MMORPG: It seems like it was just yesterday when we saw Wrath of Heroes unveiled at PAX Prime. Why the sudden announcement of the closure?
James Casey: It boils down to us having to make a hard decision about the project in light of our changing direction as a studio. Over the last year as we've had a chance to expand and experiment with Wrath of Heroes, we began a pivot to mobile as a studio. With this shift we looked at our resources, our plans, and our projects to achieve our transitions. As a result, we had to make the decision to retire Wrath of Heroes as a project while in Open Beta rather than push it forward. As I noted in the producer letter, Wrath of Heroes was a grand experiment and it had some very hardcore followers. It has a strong IP, a great community, and what I think is some outstanding three-way action in that space. But the studio is moving into new spaces and we had to make the hard call to close Wrath of Heroes.
MMORPG: Are there any plans for a sort of farewell session before WoH closes down?
James Casey: Absolutely, we are gung-ho about ensuring that everyone that plays WOH until the shutdown will get as much awesomeness as we can squeeze in. We have numerous heroes that were in the pipeline and we are going to just push them out, every week, multiples in some weeks, until the end. Some might not be completely polished, but we wanted the fans to see them and experience them while they can. We also went through and put all items on the store at dramatically marked down prices.
MMORPG: You mention Wrath of Heroes being an experiment with Warhammer in the F2P space... what are the top lessons you learned from that experiment?
James Casey: Wrath of Heroes was our first foray into a number of technologies. Everyone played on the same servers, so we could ensure you never worried about being unable to play with friends. We ran some of our service 'in the cloud', that ever-increasingly popular technology. :) We got to see how players responded to various cadences for Hero releases, for pricing, etc. The lessons we learned will help us in all of our current and future projects to ensure that we can anticipate and react to our players' concerns. My favorite times were being able to do our summer slam of Heroes and Friday Fight Fests. I wish I had had the time to continue that, but I am trying to set aside time to do some more of that before and leading up to the closure.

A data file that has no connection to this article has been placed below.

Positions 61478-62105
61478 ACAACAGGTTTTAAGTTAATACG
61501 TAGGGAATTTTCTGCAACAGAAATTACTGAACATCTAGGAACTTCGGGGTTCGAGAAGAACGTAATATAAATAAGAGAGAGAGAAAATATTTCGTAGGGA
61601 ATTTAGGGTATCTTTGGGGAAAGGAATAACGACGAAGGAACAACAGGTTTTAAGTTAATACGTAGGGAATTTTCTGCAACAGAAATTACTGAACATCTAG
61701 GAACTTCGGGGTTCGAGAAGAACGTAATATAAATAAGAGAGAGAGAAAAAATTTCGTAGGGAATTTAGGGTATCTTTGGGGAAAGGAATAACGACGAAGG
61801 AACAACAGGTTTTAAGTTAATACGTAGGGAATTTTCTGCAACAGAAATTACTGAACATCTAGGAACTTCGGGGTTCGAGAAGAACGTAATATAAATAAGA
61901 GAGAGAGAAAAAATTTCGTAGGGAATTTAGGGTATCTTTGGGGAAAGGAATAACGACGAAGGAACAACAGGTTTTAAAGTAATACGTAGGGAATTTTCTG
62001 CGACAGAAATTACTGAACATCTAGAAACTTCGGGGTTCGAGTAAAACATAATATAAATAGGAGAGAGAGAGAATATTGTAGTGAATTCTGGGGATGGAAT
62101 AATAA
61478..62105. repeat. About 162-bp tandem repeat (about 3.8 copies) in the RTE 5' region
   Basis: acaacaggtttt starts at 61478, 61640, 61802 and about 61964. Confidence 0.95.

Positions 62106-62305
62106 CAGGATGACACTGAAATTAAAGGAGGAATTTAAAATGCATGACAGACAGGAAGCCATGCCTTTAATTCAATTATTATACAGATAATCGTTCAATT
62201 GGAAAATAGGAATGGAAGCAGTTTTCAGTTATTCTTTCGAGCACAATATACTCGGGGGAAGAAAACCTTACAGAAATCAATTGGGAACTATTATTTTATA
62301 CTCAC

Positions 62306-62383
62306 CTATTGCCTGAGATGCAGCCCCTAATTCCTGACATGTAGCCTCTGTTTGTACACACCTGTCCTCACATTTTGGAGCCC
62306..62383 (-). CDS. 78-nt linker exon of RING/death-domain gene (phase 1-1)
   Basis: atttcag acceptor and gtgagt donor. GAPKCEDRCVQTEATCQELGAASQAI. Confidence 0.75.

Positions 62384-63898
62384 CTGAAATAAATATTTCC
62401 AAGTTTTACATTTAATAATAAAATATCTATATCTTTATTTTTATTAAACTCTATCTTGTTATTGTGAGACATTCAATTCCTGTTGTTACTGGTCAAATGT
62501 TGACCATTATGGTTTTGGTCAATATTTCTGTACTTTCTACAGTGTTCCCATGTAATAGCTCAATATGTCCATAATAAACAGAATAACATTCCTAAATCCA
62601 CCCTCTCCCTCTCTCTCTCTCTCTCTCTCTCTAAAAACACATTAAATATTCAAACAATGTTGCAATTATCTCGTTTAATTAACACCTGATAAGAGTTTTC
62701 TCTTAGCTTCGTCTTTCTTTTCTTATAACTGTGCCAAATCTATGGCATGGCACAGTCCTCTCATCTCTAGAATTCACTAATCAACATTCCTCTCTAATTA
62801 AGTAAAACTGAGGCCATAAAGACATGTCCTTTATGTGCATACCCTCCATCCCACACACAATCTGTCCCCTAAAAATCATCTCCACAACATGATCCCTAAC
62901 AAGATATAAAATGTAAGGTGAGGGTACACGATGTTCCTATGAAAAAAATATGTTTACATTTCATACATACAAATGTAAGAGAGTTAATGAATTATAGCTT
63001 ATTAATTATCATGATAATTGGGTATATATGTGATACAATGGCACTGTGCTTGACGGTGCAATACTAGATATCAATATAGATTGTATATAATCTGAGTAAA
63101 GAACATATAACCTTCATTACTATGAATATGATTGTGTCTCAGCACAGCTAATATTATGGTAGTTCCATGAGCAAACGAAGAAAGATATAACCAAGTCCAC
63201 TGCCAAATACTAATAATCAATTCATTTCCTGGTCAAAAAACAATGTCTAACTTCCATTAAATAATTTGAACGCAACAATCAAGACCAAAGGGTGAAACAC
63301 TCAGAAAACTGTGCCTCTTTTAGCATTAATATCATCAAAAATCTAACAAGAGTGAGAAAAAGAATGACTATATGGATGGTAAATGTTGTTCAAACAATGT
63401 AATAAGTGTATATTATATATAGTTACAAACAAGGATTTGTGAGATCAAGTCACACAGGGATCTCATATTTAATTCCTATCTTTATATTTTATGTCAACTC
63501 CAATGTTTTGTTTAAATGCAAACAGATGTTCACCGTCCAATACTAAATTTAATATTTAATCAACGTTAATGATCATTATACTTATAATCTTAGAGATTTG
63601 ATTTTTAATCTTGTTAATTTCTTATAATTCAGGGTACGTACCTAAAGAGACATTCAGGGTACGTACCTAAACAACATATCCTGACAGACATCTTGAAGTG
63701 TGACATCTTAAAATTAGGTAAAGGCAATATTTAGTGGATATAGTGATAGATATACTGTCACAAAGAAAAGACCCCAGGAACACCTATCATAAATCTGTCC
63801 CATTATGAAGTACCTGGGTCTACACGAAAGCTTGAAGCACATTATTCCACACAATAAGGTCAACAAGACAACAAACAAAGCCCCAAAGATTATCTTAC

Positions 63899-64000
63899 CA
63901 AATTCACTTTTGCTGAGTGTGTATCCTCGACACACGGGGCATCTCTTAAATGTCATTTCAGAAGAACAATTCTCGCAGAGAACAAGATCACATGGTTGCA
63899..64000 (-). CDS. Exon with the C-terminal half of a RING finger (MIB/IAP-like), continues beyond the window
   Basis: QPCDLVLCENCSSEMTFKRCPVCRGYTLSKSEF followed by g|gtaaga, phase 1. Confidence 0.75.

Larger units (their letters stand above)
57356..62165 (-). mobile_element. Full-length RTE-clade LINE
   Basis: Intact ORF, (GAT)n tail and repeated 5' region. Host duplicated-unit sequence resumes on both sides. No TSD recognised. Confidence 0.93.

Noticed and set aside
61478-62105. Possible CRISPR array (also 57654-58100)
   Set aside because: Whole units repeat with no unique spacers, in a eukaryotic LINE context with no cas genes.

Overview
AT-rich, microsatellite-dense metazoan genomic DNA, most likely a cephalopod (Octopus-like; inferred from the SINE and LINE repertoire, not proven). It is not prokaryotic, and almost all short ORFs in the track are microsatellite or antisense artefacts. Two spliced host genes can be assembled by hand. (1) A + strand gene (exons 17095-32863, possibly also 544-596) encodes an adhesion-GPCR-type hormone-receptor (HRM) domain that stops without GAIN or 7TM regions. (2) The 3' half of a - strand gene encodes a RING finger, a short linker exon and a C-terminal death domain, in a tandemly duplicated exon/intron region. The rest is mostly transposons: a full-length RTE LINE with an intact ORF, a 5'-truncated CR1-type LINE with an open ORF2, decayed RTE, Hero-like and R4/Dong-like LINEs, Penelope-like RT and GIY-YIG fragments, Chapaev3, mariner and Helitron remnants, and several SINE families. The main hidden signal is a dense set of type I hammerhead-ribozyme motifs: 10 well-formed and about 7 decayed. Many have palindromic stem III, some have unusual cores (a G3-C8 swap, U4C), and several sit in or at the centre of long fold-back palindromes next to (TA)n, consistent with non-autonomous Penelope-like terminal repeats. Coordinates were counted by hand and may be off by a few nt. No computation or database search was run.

MMORPG: Why do you feel the game had a rough time catching on with audiences?
James Casey: I think that in general PvP games tend to be a little more niche. That and the fact that despite our best efforts, you still have people that will compare us to other MOBAs or even to our sister project, Age of Reckoning, leading people to have preconceptions about the game. I think though that the game really offered on what we set out to make, a fast frantic fight fest in the vein of MMO action combat. Last, but not least, we were a product in Open Beta, and despite the increasing use of this phase of development in gaming, that still limited our potential audience. We tried to ensure people that really it was more of a soft launch, but once again, there are pre-conceptions with terminology.
MMORPG: Of the ups and downs, what were your prized moments working on Wrath of Heroes, and what were your saddest moments? Outside of the decision to close it out. The highs and lows as it were.
James Casey: I alluded to this already, but the interaction with the Fans, whether at PAX or in game really were the best parts of the game. As an example, at PAX East, we had quite a number of people that had never heard of the game, played it, and came back repeatedly over the course of the show to play more. We made some friends that day and I loved chatting with all of them. I'm hard pressed to come up with something as a low point, as obviously the decision to close it overshadows anything there. To be quite honest, it was a great experience all around.
MMORPG: What did you learn from Wrath of Heroes that you think can be applied to Warhammer Online going forward?
James Casey: We learned a lot about how people reacted to new Heroes, their abilities, how they interacted and grouped that can help in ongoing discussion on balance, etc. We also got new assets and shared resources that helped us share things back and forth between the games. Overall though, it showed us that in any form, people love Warhammer and as long as we continue to embrace that, we can continue to improve the game.
MMORPG: What does this mean for the team on WoH? Will they still be working on WAR after the shutdown?
James Casey: In part of our shift to Mobile, we obviously will be shifting resources around to work on our current projects, like Ultima Forever, or some of our new projects and prototypes. Sadly I can't really give you any skinny on those at the moment, but rest assured, we will as soon as we can.
MMORPG: Is there anything else you want to tell the fans of Wrath of Heroes and Warhammer Online?
James Casey: I just want to say thank you to everyone that tried Wrath of Heroes over any part of our Beta processes. Whether the game was for you or not, your participation in the game was immensely helpful to us. I hope that all the fans and those that have played the game, even if they lapsed, get a chance to jump in, buy some cheap heroes and experience all the new stuff we slam in before we have to shut it down at the end of March. Once again, and I can't repeat this enough, we thank you from the bottom of our hearts for your support.